According to the revenue recognition principle outlined in SEC guidelines, “revenue should not be recognized until it is realized or realizable and earned. Revenue is realizable and earned when all of the following criteria are met”
The Consequences of Inaccurate Revenue Recognition
It is important to note that while revenue recognition is an accounting principle, the impact of poor recognition will be felt throughout the entire organization — not just the finance department. Recognizing revenues with accuracy allows businesses to make proactive — rather than reactive — decisions. The lack of a rigorous process for calculating revenue recognition in a timely manner will force management to make business decisions based on inaccurate or untimely datasets.
Where companies are not conforming to the most up-to-date revenue recognition policies, it can be difficult to get an accurate picture of profitability of the business. Accurate and timely revenue recognition also has a direct correlation with accurate revenue forecasts for upcoming periods, a crucial aspect of building and refining the company’s strategy.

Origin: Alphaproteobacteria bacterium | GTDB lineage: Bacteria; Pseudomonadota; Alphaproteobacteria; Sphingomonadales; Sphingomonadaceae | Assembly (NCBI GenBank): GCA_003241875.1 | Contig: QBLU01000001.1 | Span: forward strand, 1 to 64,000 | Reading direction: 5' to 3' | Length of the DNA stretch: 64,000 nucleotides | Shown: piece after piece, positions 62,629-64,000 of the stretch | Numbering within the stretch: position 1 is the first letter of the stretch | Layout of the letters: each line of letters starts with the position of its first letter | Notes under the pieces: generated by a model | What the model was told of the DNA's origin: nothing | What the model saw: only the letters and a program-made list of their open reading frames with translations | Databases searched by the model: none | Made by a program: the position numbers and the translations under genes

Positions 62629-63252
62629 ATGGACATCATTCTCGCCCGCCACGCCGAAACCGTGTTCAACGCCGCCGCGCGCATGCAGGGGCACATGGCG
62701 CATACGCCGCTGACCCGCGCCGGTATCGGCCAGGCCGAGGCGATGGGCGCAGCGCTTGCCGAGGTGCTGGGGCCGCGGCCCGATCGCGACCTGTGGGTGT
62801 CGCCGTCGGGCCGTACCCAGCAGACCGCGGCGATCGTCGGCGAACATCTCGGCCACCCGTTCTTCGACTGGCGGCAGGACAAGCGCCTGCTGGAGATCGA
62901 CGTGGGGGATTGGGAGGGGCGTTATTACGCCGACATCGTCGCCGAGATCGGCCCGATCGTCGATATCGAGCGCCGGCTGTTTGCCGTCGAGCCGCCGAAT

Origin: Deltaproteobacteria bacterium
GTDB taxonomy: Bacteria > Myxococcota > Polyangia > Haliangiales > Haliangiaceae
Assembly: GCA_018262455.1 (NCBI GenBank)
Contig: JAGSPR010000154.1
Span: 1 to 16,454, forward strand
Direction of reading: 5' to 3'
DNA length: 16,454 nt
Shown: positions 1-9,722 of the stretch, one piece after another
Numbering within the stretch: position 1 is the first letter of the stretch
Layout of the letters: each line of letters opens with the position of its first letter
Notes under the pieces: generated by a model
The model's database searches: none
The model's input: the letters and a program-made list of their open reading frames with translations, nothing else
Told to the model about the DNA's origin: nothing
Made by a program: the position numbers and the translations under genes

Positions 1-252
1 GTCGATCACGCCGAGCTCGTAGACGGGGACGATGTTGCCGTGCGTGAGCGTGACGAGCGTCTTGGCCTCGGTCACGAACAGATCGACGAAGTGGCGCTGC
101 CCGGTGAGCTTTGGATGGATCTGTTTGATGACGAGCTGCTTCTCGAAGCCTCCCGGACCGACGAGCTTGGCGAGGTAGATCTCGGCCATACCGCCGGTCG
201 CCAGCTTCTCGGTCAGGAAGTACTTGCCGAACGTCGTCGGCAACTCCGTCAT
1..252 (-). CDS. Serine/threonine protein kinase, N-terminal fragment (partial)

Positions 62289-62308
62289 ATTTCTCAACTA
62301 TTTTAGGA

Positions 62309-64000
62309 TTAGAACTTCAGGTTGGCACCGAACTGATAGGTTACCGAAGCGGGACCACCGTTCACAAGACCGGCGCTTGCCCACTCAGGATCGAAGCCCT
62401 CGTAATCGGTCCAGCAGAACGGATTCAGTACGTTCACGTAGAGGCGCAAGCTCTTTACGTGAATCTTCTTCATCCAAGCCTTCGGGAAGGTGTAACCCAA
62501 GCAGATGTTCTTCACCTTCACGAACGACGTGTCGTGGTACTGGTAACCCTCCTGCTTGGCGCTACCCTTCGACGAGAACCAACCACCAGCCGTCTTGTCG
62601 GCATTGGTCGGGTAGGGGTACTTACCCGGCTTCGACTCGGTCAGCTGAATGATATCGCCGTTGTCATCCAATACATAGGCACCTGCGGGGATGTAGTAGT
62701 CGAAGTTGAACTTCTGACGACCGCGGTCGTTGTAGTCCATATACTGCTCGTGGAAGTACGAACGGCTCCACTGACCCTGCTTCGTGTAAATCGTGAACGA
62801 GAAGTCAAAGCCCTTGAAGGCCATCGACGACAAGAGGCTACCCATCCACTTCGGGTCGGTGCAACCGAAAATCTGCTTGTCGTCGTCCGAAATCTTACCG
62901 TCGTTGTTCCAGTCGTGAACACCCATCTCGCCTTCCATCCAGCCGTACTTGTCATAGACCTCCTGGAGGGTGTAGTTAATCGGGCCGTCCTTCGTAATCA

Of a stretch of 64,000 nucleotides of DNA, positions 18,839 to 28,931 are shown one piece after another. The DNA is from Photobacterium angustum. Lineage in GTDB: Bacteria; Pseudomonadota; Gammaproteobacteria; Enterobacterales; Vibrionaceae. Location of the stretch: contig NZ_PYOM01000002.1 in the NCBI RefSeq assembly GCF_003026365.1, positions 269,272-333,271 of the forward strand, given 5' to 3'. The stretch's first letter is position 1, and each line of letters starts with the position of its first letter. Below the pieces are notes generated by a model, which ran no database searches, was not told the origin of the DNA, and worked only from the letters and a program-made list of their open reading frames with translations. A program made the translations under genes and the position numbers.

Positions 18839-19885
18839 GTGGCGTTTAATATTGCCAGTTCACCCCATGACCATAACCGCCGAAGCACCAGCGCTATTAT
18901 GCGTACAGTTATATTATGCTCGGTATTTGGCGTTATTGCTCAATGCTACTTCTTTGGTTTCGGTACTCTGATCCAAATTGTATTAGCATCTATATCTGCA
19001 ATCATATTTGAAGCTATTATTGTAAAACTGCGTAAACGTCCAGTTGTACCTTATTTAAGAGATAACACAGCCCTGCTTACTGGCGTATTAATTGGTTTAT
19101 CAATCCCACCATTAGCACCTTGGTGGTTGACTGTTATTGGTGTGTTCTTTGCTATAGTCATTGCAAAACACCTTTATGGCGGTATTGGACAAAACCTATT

When revenues are recorded in the incorrect business period, income statements will show more profit than was actually earned in that period. Alternatively, revenues that were recorded prior to being earned will cause later financial statements to reflect lower profits. Incorrect revenue reporting causes a major ripple effect on all financial statements following the miscalculation.
Complexities of Recognizing Revenue at Professional Services Organizations
While relatively straightforward in many sectors, revenue recognition can be a particularly complex matter in professional services, because work is performed under an array of different commercial structures to accommodate complex deliverables.